Preprints
https://doi.org/10.5194/hess-2016-112
https://doi.org/10.5194/hess-2016-112

  16 Mar 2016

16 Mar 2016

Review status: this discussion paper is a preprint. It has been under review for the journal Hydrology and Earth System Sciences (HESS). The manuscript was not accepted for further review after discussion.

Impacts of rainfall features and antecedent soil moisture on occurrence of preferential flow: A study at hillslopes using high-frequency monitoring

Zhenyang Peng, Hongchang Hu, Fuqiang Tian, Qiang Tie, and Sihan Zhao Zhenyang Peng et al.
  • Department of Hydraulic Engineering, State Key Laboratory of Hydroscience and Engineering, Tsinghua University, Beijing 100084, China

Abstract. In order to evaluate influences of rainfall features and antecedent soil moisture on occurrence of preferential flow, observation was conducted at 12 sites within a 7-km2 catchment, by applying the high-frequency monitoring approach. Totally 65 rainfall events were selected to compare among sites, and preferential flow was inferred when (i) responses of soil moisture did not follow a linear sequence with depth, or (ii) penetration velocity of wetting front in at least one horizon exceeded the threshold, which was set to be 5–10 times of the saturated hydraulic conductivity of soil matrix at different depths. Results showed that frequency of preferential flow was 40.7 % in average, but varied from 17.9 % to 74.3 % among the sites. Correlations between the frequency and rainfall features, i.e. rainfall amount, duration, maximum and average intensity, were well fitted by logarithmic curves. Rainfall amount, which was most prominently correlated with frequency (R2 = 0.93), was regarded as the dominant driving factor of preferential flow, while average intensity was in second (R2 = 0.90). Antecedent soil moisture was also significantly correlated with the frequency. However, this should largely be attributed to the differences of soil moisture among sites, since varying range of soil moisture at a specific site was not wide enough to influence the frequency significantly. Further examination suggested that topography and surface cover (dead leaves and humus) were the controlling factors of both infiltration amount and occurrence of preferential flow, as water was more readily to infiltrate into soils and preferential flow was more readily to occur when slope gradient was small and surface cover was thick, while soil moisture was more likely to be a consequence of water storage capacity, rather than an inducer of preferential flow. This knowledge could be helpful in understanding the partitioning of surface runoff and infiltration, as well as runoff processes in catchments with complex topography and underlying conditions.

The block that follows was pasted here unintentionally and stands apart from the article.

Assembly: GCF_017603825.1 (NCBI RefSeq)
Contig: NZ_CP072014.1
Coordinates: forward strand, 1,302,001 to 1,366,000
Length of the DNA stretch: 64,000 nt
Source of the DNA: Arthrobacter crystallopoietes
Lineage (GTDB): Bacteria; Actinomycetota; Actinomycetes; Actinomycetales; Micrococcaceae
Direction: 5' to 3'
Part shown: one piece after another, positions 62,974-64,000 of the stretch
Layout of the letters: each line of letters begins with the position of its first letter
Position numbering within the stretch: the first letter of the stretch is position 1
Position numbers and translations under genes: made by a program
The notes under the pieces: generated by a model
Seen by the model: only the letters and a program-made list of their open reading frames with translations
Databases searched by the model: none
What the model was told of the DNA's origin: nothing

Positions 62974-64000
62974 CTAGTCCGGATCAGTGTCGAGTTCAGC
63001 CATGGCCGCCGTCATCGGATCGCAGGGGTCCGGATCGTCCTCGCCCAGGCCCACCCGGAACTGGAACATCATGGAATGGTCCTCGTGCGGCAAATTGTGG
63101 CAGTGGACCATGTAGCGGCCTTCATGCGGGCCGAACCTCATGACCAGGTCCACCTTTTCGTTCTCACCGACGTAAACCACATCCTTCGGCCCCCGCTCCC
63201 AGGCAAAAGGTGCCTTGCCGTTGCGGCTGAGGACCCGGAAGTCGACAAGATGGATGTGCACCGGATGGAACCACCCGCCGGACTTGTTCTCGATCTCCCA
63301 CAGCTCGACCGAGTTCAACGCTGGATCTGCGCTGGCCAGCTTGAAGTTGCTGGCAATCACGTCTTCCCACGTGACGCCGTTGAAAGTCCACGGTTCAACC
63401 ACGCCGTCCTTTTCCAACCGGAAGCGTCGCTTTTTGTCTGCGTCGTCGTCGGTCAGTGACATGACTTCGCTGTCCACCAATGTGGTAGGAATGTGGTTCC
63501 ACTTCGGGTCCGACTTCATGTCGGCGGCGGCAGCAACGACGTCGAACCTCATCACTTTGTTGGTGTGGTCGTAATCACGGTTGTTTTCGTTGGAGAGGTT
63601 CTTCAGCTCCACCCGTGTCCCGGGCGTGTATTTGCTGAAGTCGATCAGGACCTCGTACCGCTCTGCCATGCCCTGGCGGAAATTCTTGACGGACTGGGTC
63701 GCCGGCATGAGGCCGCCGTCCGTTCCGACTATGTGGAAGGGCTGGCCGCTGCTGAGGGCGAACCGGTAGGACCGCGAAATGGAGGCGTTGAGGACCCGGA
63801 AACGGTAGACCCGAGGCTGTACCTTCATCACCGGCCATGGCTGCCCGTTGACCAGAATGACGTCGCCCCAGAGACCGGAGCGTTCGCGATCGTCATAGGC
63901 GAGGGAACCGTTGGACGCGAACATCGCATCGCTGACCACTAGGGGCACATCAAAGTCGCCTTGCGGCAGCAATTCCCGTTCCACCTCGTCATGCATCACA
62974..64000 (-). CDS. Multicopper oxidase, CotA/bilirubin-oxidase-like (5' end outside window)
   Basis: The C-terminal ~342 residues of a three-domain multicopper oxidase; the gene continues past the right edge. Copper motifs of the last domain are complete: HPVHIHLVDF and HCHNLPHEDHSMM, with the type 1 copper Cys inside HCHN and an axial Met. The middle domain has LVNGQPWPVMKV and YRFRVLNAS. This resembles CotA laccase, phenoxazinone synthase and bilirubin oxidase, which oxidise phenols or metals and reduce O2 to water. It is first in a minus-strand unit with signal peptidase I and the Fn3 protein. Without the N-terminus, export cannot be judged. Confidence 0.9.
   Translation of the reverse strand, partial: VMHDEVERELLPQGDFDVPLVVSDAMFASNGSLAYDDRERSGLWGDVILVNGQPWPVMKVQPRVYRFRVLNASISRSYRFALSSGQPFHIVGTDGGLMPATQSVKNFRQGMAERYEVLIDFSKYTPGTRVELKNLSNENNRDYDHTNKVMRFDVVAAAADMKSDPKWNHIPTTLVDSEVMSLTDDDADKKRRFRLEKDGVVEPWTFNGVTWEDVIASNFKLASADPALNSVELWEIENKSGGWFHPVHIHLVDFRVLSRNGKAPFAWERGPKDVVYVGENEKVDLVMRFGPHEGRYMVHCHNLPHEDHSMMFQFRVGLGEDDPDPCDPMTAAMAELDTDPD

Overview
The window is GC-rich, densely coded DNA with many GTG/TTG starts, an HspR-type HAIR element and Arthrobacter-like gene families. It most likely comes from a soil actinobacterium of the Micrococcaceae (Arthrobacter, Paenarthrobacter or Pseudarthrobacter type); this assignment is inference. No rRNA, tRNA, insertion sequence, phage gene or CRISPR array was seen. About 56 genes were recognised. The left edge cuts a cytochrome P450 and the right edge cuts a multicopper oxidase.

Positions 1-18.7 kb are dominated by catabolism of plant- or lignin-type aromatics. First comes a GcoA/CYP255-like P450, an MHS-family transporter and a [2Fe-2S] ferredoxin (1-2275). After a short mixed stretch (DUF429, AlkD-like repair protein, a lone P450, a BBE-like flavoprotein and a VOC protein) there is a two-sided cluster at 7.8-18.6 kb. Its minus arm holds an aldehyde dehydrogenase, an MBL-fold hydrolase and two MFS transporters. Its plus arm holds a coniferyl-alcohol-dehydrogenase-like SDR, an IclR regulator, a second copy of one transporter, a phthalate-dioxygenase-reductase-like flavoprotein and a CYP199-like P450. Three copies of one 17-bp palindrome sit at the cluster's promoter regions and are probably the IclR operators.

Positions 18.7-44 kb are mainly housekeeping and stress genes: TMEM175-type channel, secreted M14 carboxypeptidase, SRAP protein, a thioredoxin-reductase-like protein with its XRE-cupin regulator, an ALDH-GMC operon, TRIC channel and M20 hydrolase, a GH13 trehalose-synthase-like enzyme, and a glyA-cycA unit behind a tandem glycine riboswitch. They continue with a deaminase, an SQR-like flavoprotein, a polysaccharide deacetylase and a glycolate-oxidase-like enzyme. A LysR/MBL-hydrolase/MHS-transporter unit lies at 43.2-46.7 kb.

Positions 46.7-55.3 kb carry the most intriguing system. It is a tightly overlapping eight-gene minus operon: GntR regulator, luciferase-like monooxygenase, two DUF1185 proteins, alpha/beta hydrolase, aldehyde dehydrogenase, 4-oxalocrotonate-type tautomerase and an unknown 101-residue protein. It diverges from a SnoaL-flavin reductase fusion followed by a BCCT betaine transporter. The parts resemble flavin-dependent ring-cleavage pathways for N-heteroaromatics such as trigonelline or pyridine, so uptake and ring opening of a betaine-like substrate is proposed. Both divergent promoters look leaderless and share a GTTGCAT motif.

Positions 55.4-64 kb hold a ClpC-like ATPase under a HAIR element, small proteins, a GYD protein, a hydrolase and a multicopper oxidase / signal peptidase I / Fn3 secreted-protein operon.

Zhenyang Peng et al.

 
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Status: closed
Status: closed
AC: Author comment | RC: Referee comment | SC: Short comment | EC: Editor comment
Printer-friendly Version - Printer-friendly version Supplement - Supplement

Zhenyang Peng et al.

Zhenyang Peng et al.

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Short summary
Preferential flow (PF) occurred by a frequency of 40.7 % in a semi humid catchment. Possibility of PF occurrence is positively correlated with rainfall features, i.e. rainfall amount, duration, maximum and average intensity, among which the rainfall amount is the dominant driven factor of PF. PF is more likely to occur on gentle slopes with thick surface covers, while high antecedent soil moisture is more likely to be consequence of infiltration capacity, rather than an inducer of PF.